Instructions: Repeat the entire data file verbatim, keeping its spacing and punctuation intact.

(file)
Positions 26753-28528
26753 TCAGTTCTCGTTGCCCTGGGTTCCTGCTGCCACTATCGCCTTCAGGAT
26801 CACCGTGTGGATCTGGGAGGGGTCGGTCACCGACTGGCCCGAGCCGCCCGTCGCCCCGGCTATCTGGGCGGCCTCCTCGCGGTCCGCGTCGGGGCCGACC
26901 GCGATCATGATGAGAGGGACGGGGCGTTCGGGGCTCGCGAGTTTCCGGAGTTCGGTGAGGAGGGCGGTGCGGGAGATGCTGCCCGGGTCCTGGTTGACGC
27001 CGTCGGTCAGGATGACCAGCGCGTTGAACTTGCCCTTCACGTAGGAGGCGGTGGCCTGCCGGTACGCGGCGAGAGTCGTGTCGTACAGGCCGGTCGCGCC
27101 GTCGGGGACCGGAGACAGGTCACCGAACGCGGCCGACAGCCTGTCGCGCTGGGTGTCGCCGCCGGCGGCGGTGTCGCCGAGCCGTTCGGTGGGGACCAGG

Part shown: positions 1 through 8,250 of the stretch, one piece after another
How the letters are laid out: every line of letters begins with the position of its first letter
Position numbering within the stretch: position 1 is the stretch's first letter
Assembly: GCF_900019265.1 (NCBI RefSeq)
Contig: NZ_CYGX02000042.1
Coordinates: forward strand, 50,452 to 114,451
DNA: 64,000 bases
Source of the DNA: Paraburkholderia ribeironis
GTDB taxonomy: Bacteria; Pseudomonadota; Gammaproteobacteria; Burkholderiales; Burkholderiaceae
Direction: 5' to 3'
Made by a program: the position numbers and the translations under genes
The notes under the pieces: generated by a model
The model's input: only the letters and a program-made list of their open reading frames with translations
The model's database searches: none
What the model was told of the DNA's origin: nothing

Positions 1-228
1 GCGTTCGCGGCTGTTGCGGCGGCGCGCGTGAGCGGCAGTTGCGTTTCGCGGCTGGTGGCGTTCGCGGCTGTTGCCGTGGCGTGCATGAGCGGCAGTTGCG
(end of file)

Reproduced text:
Positions 26753-28528
26753 TCAGTTCTCGTTGCCCTGGGTTCCTGCTGCCACTATCGCCTTCAGGAT
26801 CACCGTGTGGATCTGGGAGGGGTCGGTCACCGACTGGCCCGAGCCGCCCGTCGCCCCGGCTATCTGGGCGGCCTCCTCGCGGTCCGCGTCGGGGCCGACC
26901 GCGATCATGATGAGAGGGACGGGGCGTTCGGGGCTCGCGAGTTTCCGGAGTTCGGTGAGGAGGGCGGTGCGGGAGATGCTGCCCGGGTCCTGGTTGACGC
27001 CGTCGGTCAGGATGACCAGCGCGTTGAACTTGCCCTTCACGTAGGAGGCGGTGGCCTGCCGGTACGCGGCGAGAGTCGTGTCGTACAGGCCGGTCGCGCC
27101 GTCGGGGACCGGAGACAGGTCACCGAACGCGGCCGACAGCCTGTCGCGCTGGGTGTCGCCGCCGGCGGCGGTGTCGCCGAGCCGTTCGGTGGGGACCAGG

Part shown: positions 1 through 8,250 of the stretch, one piece after another
How the letters are laid out: every line of letters begins with the position of its first letter
Position numbering within the stretch: position 1 is the stretch's first letter
Assembly: GCF_900019265.1 (NCBI RefSeq)
Contig: NZ_CYGX02000042.1
Coordinates: forward strand, 50,452 to 114,451
DNA: 64,000 bases
Source of the DNA: Paraburkholderia ribeironis
GTDB taxonomy: Bacteria; Pseudomonadota; Gammaproteobacteria; Burkholderiales; Burkholderiaceae
Direction: 5' to 3'
Made by a program: the position numbers and the translations under genes
The notes under the pieces: generated by a model
The model's input: only the letters and a program-made list of their open reading frames with translations
The model's database searches: none
What the model was told of the DNA's origin: nothing

Positions 1-228
1 GCGTTCGCGGCTGTTGCGGCGGCGCGCGTGAGCGGCAGTTGCGTTTCGCGGCTGGTGGCGTTCGCGGCTGTTGCCGTGGCGTGCATGAGCGGCAGTTGCG